SOUTH AFRICA – The agricultural conditions in South Africa could seriously be affected by the unusually high rainfall patterns expected over the western and southwestern parts of the country and the adjacent Atlantic Ocean until November.
A long-term forecast by Johan van den Berg, an independent agricultural meteorologist based in South Africa, reveals that Southern Africa, including Namibia, Botswana, Zimbabwe, and the southern parts of Mozambique, has a 60% to 80% chance of above-average rainfall from September to November 2023.
“It is also interesting that the strongest tendency for above-average rainfall is concentrated over the southern and southeastern parts of South Africa, where most of the rainfall is currently occurring,” says Van den Berg. “What is happening now is typical when an El Niño system rapidly develops in late winter and spring.”
He states in the report that it is likely that there will be further rain, especially in October. Cold fronts will also continue to affect the southern parts of the country, bringing in cold air from polar regions.
The tropical moisture moving southwest over Namibia and Botswana, according to Van den Berg, caused the extremely stormy conditions from September 23 to 25 when the cold air and warm, moist air from the north converged.
“It appears that the upper layers of the atmosphere are still conducive to the formation of cut-off low-pressure systems, resulting in extremely strong winds, hail, and rainfall,” he explained.
This situation is expected to change from November or December when South Africa is anticipated to be more influenced by robust high-pressure systems that can inhibit the development of rainfall.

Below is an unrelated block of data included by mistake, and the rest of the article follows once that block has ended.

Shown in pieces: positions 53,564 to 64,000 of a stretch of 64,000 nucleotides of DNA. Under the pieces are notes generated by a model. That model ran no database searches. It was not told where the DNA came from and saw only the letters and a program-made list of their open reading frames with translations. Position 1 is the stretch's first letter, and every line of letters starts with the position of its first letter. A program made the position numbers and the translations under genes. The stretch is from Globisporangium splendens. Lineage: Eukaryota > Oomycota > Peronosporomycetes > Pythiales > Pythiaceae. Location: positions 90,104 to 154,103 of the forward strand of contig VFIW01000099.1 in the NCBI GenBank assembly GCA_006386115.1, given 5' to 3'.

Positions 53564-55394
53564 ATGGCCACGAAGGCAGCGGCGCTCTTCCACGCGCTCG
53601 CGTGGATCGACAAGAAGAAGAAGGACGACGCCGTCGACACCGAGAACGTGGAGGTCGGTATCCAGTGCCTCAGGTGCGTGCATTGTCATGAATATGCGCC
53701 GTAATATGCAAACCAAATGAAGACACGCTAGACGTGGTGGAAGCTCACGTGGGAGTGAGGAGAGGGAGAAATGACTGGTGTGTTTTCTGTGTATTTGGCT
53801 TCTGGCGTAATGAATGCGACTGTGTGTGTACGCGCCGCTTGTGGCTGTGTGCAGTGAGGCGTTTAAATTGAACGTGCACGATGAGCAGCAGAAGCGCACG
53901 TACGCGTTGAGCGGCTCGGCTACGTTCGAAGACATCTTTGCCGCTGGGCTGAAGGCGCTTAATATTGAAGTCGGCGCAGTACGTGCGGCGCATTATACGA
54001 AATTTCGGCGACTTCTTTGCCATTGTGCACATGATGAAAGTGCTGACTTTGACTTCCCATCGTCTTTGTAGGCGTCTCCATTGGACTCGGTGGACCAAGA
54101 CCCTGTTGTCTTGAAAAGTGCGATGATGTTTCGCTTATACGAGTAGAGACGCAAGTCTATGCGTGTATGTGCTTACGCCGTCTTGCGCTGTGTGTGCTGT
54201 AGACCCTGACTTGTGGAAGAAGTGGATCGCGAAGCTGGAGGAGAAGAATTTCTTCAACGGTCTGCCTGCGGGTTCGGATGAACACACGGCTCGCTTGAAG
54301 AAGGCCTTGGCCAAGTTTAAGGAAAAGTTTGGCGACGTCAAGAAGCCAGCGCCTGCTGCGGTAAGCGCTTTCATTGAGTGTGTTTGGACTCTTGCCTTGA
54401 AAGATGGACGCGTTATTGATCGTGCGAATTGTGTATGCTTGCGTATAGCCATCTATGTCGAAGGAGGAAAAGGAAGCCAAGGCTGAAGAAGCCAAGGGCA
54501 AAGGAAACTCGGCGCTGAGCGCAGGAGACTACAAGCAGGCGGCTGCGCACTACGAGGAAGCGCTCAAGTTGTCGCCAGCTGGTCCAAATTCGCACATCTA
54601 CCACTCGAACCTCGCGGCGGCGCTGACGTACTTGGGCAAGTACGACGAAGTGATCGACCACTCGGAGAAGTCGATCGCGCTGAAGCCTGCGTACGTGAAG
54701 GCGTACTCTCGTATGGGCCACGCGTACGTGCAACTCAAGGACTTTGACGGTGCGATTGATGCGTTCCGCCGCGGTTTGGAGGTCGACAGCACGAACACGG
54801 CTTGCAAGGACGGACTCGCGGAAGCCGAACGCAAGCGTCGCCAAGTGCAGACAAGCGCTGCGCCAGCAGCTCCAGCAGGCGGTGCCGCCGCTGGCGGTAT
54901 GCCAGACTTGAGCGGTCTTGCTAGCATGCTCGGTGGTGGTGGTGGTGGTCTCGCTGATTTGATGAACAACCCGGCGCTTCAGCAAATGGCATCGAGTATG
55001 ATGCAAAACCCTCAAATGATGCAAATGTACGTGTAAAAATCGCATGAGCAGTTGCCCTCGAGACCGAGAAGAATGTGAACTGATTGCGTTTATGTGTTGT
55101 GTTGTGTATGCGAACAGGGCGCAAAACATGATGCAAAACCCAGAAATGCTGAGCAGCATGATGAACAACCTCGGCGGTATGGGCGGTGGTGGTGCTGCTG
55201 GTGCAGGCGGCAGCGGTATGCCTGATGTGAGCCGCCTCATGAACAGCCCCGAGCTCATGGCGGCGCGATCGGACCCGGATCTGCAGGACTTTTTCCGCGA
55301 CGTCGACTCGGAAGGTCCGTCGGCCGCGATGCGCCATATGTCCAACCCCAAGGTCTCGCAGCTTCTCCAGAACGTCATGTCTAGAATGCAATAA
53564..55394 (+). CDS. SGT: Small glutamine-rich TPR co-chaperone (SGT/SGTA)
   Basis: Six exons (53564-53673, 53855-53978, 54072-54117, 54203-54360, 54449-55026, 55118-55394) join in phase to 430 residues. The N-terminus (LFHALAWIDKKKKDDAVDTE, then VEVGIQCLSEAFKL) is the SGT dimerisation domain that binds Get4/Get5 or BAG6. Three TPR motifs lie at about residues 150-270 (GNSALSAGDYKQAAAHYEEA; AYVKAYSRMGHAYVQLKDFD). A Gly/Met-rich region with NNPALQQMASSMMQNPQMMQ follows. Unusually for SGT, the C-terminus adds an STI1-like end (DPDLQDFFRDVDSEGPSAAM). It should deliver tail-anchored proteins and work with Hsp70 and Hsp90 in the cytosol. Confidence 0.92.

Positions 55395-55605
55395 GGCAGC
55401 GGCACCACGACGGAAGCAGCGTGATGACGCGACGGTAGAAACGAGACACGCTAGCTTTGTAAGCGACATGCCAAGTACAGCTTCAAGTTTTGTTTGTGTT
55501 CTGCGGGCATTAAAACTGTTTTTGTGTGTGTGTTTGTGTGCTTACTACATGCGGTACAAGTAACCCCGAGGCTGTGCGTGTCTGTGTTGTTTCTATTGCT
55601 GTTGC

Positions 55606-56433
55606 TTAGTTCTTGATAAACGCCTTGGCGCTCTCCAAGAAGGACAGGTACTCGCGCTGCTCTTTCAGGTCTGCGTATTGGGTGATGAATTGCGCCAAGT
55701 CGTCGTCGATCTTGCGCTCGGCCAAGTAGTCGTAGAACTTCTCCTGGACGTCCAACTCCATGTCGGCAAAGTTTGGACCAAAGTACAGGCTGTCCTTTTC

El Niño is the warming of sea-surface temperatures in the equatorial Pacific Ocean. It influences atmospheric circulation and, consequently, affects rainfall and temperature in specific areas around the world.
As the El Niño cycle looms in South Africa, agricultural economists warn that if it is intense, it could have a significant impact on agricultural conditions.
Wandile Sihlobo, the chief economist of the Agricultural Business Chamber of SA (Agbiz), stated that South Africa experienced four seasons of cooling La Niña-induced heavy rains from 2019/20 to 2022/23. These rains supported agriculture and resulted in higher yields for various field crops, fruits, and vegetables.
However, if the El Niño is intense, Sihlobo warned that this could resemble the bleak agricultural conditions witnessed during the last El Niño drought in the 2015/16 season (prior to the Day Zero scenario in Cape Town), when crop yields dropped significantly.
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